The news that the baby has been born comes by email. There are exclamations around the office, like neighborhood fireworks whose rhythm of release is never quite mastered. There are gaping silences, then an “Oh!” and a “Baby!” I hold myself quite still and reread the email. A baby has been born to my coworker and his wife. It was a long delivery. A successful delivery. As they say, Mom and baby are doing fine. But I am looking for something else. I am sniffing for a hint. A hint that maybe not all is fine, and maybe I am not alone in having my idyllic dreams snuffed and reduced to smoke. I feel terrible, certainly. Write to a friend, the only one who understands: “Envy. It’s evil.” People use the phrase “murderous rage” as if it is the worst emotional pool a person can drop into, a force that will make a person do unspeakable and unforgiveable things. My envy may not cause me to kill, or maim, but I understand how it can because I feel poisoned by it. There was a murder here a year or two ago that was as horrifying and bizarre as any you’d read in the 14th book by a mystery thriller writer who has upped the ante with each book until she has ultimately run out of even semi-reasonable plots. A woman, desperate to have her own baby, murders a pregnant woman and removes the baby from her belly, hoping I suppose to keep it for her own, but kills the baby while performing the gruesome surgery in her basement. I would never. I know this. But I understand the pickling that spoils the heart, kills off empathy and human kindness like alcohol destroys bacteria. I want no one to ever be happy with healthy babies and fulfilled dreams. I must actively work to flush these feelings, drain them with a flood of self-talk to drive them like cattle back into the perimeter fence. The envy lives in me like a child. It grasps for someone to come and join it in its misery. Oh yes, misery loves company. How can I feel so alone among the rubble of my dreams? Won’t somebody come and play, somebody come and play today, I hear in my head the Sesame Street song that my now 8 year old son still listens to. He should be watching Star Wars or Disney films that I was all prepared to hate in all their lack of sophistication and misogyny. But I would kill to watch Aladdin for the umpteenth time, if only Noah’s mind could develop enough for him to fall in love with something new. There is so little new in a life set on repeat. Some parents write about how glorious it is when their kids with whatever kind of delay spit out a new word, or show a new interest. And it’s true. So true! There was a spark of joy when I asked Noah last night when he was playing in the bath with small animal figures who jump and splash into the water (a game he has played for 6 years made all the more fun when you accuse the figurines of being “bad” and not allowed to go the mall, which is Noah’s greatest fear) who the Bad Penguin was? He held him up over the lip of the bathtub and said, “Him!” It’s cute the way he said it. The way he says a lot of things, like “Day Du” for “Thank you.” And I celebrate it. Tell the story to Mark when he comes home. And we laugh as though we are happy and really feeling joy. But there is no true joy to be had in hearing your 8 year old son say a word that most kids master both verbally and grammatically many years prior. There is no true excitement that this work, this “him” might lead soon or someday to a sentence, or a story, or even, a glimpse into his inner life, if he has one. Does he? Does a child who has watched the same Elmo’s World episode 50 times have an inner life? Or is it like driving on autopilot? Sometimes I think being Noah must be like being a bit drunk all day, every day. His ataxia and nystagmus have him listing from side to side, and he trips and falls more times during a day than most of us in a year. But he shakes it off like a drunk might when pushing through the door of the bar the wrong way, or stumbling off a curb, or hitting a shin against the corner of the coffee table. He fumbles for words, spews emotions like a sad drunk who moves from giddiness to sadness between sips. He moves through is world with the same haze that I do when I’ve had too much to drink, but drive home confident that I know the way, that I will stick to the deepest worn grove, like I do when I get home and careen through the house to get water, Advil, let the dog out, stuff something salty in my mouth, brush my teeth, dress, not thinking keenly about anything. Everything is just a movement that leads to another movement that leads to another movement. And I hope I haven’t truly hurt myself in the process, and I’m certain that I will feel like shit the next day. How does Noah do that? How does he spend each day in some kind of quasi-coma that just leads to yet another day in that same fog and stumble and keep your head down kind of living. I know it is assumption. That I have no idea what his life is like. That none of us as parents know who our child will be. And for most parents that’s what’s so damn exciting. That’s the novelty. And that’s where our hope lies: it lies in potential. And my friend, the one with the new baby. He looks at her and sees the embodiment of all she can be. While I look at Noah and see what he will never be. How can I not be envious? Not of my friend’s good luck. But of his new daughter’s life? How can I not be envious of that life for Noah?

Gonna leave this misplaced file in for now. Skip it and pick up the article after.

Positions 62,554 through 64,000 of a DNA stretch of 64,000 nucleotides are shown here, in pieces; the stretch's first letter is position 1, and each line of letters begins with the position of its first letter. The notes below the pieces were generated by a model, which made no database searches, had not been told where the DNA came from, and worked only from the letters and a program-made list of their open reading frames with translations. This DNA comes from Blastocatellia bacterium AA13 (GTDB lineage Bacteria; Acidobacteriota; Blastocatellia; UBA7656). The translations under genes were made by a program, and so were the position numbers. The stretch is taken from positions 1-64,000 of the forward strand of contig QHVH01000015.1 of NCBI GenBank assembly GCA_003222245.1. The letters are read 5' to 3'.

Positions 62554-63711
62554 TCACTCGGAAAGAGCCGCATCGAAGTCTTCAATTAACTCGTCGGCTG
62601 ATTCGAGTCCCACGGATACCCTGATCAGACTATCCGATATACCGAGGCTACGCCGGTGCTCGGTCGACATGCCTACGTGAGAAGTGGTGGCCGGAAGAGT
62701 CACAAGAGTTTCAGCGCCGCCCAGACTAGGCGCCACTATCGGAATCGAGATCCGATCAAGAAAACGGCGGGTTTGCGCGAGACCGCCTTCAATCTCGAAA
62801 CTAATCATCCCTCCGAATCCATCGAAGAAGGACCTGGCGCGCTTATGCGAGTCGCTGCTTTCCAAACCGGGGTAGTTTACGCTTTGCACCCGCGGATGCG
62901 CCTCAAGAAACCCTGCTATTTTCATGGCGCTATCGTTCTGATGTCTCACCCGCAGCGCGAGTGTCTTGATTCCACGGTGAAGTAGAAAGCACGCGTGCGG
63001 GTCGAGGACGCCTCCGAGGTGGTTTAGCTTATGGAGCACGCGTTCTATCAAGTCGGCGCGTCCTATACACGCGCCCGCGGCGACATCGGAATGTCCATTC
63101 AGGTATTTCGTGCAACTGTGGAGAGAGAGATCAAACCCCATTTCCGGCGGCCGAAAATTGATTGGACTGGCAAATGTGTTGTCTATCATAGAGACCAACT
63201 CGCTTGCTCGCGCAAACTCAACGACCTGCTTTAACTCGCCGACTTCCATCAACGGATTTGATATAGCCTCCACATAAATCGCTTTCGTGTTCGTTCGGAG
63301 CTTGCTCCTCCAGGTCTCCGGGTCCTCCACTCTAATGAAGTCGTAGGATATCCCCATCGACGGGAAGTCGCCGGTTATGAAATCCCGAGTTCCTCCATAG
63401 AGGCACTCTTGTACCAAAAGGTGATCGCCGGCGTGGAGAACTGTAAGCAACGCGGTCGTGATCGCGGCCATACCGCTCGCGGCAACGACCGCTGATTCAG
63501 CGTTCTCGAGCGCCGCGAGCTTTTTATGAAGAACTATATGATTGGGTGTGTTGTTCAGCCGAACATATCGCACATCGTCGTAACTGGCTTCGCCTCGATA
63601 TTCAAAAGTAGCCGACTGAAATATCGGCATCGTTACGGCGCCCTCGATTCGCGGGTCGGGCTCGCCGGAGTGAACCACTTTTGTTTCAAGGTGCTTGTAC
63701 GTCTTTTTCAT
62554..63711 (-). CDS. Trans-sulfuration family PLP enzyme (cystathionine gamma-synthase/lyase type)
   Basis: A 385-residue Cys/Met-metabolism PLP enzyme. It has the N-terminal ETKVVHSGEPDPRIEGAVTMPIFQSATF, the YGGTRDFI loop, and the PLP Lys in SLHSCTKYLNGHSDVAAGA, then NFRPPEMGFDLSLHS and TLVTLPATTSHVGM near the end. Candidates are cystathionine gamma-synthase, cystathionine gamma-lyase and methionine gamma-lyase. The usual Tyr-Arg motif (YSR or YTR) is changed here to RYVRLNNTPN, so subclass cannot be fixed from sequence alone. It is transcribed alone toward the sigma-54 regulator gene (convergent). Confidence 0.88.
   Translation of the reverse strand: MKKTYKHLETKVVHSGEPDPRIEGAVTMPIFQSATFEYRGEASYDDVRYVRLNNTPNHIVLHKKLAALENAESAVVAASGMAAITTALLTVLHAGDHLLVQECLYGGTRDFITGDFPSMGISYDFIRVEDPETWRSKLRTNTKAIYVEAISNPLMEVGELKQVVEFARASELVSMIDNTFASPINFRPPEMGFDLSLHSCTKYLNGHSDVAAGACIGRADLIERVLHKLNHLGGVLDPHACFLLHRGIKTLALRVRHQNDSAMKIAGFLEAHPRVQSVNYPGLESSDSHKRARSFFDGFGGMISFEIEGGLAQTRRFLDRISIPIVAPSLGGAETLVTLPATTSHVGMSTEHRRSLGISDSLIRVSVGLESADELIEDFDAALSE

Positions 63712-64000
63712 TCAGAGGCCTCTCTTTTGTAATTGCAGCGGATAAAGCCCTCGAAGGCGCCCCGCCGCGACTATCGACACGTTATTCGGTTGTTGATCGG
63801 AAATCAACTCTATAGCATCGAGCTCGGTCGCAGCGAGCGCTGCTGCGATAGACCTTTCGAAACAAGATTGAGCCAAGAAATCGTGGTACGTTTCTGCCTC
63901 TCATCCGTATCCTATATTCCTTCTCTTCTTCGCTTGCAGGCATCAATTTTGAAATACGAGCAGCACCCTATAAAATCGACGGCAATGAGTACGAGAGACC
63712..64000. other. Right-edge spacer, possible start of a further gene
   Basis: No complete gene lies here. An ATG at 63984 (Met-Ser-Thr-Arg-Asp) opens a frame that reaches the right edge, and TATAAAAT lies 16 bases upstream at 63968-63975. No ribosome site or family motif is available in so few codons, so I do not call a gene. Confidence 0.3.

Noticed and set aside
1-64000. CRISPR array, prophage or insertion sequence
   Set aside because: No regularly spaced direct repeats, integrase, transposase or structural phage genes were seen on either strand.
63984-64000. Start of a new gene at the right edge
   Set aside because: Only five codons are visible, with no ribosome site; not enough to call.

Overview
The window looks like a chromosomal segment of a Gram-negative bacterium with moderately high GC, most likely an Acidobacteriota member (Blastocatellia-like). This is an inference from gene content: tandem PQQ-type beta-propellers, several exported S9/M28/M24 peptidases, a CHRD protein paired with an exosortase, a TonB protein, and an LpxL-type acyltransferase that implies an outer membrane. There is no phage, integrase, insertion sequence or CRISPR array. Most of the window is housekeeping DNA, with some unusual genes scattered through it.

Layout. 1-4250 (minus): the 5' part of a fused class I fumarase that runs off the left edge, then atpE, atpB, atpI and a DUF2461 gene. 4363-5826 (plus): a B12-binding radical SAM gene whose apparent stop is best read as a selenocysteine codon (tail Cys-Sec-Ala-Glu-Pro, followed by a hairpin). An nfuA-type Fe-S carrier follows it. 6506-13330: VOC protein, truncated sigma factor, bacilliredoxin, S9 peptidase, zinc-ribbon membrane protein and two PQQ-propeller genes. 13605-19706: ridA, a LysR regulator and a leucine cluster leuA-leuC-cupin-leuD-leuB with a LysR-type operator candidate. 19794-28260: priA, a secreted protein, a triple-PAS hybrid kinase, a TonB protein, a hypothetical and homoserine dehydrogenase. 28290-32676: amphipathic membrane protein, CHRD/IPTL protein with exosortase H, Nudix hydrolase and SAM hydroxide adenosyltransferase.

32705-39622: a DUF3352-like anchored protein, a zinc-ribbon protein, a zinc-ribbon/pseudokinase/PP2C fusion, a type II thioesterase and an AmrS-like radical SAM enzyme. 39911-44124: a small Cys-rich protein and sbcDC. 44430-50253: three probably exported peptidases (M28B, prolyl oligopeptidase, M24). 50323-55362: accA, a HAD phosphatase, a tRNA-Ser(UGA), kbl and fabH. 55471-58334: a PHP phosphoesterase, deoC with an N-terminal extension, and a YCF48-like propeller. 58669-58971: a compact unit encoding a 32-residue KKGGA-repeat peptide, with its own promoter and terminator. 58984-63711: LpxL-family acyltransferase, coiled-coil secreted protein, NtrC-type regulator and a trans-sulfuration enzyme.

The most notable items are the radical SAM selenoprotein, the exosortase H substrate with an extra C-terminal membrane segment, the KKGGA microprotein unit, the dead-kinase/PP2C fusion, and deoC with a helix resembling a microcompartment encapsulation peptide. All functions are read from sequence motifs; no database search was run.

Published by sehaldorson
I write creative nonfiction/lyrical memoir to explore and reflect the multiplicity of the self in response to both trauma and hard-win joy. View all posts by sehaldorson